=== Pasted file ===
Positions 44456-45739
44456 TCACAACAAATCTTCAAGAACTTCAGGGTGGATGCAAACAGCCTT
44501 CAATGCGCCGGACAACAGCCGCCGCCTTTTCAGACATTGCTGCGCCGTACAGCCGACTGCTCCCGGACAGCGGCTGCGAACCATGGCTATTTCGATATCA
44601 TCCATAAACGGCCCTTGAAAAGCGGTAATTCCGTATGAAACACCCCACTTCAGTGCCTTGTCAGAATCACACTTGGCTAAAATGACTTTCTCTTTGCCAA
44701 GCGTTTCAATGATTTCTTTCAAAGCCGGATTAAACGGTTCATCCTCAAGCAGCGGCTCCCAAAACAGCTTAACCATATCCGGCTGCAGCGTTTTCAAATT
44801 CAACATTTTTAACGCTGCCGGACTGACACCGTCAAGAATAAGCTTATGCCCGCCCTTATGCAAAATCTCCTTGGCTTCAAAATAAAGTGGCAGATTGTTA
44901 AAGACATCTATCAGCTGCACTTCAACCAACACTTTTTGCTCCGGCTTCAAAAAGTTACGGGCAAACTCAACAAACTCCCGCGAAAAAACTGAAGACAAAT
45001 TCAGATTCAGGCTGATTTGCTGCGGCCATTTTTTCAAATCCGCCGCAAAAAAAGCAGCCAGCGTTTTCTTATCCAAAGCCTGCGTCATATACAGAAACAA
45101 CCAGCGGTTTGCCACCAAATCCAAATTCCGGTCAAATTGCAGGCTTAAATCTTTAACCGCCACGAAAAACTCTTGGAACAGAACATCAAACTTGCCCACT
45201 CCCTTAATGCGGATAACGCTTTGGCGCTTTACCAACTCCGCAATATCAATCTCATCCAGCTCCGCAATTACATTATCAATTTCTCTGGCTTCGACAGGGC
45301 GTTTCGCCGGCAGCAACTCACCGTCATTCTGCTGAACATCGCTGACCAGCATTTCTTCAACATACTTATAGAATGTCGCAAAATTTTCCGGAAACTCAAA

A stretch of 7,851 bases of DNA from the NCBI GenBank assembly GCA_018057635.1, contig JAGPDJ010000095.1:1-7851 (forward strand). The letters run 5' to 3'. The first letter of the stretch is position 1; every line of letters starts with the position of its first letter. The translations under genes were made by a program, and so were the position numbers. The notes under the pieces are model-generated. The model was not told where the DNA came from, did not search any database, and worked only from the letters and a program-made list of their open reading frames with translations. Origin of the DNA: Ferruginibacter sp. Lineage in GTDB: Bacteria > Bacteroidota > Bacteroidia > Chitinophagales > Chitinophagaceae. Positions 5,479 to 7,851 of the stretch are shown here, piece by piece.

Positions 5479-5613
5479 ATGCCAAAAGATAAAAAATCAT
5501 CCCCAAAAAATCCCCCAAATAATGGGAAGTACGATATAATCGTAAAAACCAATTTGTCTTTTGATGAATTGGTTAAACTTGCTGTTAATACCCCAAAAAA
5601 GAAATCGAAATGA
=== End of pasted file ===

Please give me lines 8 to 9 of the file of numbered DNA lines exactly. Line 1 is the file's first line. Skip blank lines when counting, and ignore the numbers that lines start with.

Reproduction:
45001 TCAGATTCAGGCTGATTTGCTGCGGCCATTTTTTCAAATCCGCCGCAAAAAAAGCAGCCAGCGTTTTCTTATCCAAAGCCTGCGTCATATACAGAAACAA
45101 CCAGCGGTTTGCCACCAAATCCAAATTCCGGTCAAATTGCAGGCTTAAATCTTTAACCGCCACGAAAAACTCTTGGAACAGAACATCAAACTTGCCCACT